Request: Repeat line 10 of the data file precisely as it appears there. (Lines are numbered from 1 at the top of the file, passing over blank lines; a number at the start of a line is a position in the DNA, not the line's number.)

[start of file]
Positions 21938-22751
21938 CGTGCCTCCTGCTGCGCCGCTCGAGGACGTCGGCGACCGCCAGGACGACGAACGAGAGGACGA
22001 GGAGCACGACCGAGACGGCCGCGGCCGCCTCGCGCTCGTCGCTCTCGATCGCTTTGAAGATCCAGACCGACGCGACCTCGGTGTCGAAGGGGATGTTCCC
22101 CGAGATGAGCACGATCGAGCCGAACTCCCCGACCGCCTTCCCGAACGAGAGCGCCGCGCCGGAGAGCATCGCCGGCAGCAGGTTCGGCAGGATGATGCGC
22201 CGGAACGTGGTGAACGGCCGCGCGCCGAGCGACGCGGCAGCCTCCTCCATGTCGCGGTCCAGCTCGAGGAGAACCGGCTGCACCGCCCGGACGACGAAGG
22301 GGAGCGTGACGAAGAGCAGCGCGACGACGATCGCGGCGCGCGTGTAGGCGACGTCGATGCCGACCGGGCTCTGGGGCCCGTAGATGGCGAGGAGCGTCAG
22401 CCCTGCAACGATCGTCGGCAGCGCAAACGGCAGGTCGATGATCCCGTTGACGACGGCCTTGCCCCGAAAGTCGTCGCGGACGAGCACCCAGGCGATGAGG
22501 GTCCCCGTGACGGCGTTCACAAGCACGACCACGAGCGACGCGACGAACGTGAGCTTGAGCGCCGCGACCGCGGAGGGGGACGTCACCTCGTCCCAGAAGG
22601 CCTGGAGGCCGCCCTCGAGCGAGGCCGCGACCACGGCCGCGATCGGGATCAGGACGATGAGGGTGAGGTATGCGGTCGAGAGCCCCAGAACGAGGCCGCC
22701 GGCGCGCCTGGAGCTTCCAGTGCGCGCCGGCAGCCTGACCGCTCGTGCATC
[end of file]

22701 GGCGCGCCTGGAGCTTCCAGTGCGCGCCGGCAGCCTGACCGCTCGTGCATC